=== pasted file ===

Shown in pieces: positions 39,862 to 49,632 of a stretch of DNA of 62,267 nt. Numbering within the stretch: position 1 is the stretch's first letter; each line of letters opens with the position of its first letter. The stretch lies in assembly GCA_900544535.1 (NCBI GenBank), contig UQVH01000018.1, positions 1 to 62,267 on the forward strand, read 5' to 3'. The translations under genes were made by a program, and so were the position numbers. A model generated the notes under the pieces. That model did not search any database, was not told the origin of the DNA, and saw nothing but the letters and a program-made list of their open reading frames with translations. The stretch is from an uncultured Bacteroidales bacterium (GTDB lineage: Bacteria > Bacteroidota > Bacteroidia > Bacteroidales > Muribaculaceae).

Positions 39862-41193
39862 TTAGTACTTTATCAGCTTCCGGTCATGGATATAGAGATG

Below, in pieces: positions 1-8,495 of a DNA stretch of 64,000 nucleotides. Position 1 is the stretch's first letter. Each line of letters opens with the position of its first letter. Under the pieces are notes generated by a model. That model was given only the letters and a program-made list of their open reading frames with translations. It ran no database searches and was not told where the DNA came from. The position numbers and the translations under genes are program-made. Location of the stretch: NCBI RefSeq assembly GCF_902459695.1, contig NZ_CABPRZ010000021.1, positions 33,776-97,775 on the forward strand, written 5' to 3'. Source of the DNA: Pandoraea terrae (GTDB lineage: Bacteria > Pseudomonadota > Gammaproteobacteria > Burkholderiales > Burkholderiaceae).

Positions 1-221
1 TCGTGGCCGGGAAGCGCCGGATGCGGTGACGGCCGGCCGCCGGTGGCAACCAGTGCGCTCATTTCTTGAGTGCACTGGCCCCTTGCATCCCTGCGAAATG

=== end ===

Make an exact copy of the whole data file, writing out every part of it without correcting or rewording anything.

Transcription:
Shown in pieces: positions 39,862 to 49,632 of a stretch of DNA of 62,267 nt. Numbering within the stretch: position 1 is the stretch's first letter; each line of letters opens with the position of its first letter. The stretch lies in assembly GCA_900544535.1 (NCBI GenBank), contig UQVH01000018.1, positions 1 to 62,267 on the forward strand, read 5' to 3'. The translations under genes were made by a program, and so were the position numbers. A model generated the notes under the pieces. That model did not search any database, was not told the origin of the DNA, and saw nothing but the letters and a program-made list of their open reading frames with translations. The stretch is from an uncultured Bacteroidales bacterium (GTDB lineage: Bacteria > Bacteroidota > Bacteroidia > Bacteroidales > Muribaculaceae).

Positions 39862-41193
39862 TTAGTACTTTATCAGCTTCCGGTCATGGATATAGAGATG

Below, in pieces: positions 1-8,495 of a DNA stretch of 64,000 nucleotides. Position 1 is the stretch's first letter. Each line of letters opens with the position of its first letter. Under the pieces are notes generated by a model. That model was given only the letters and a program-made list of their open reading frames with translations. It ran no database searches and was not told where the DNA came from. The position numbers and the translations under genes are program-made. Location of the stretch: NCBI RefSeq assembly GCF_902459695.1, contig NZ_CABPRZ010000021.1, positions 33,776-97,775 on the forward strand, written 5' to 3'. Source of the DNA: Pandoraea terrae (GTDB lineage: Bacteria > Pseudomonadota > Gammaproteobacteria > Burkholderiales > Burkholderiaceae).

Positions 1-221
1 TCGTGGCCGGGAAGCGCCGGATGCGGTGACGGCCGGCCGCCGGTGGCAACCAGTGCGCTCATTTCTTGAGTGCACTGGCCCCTTGCATCCCTGCGAAATG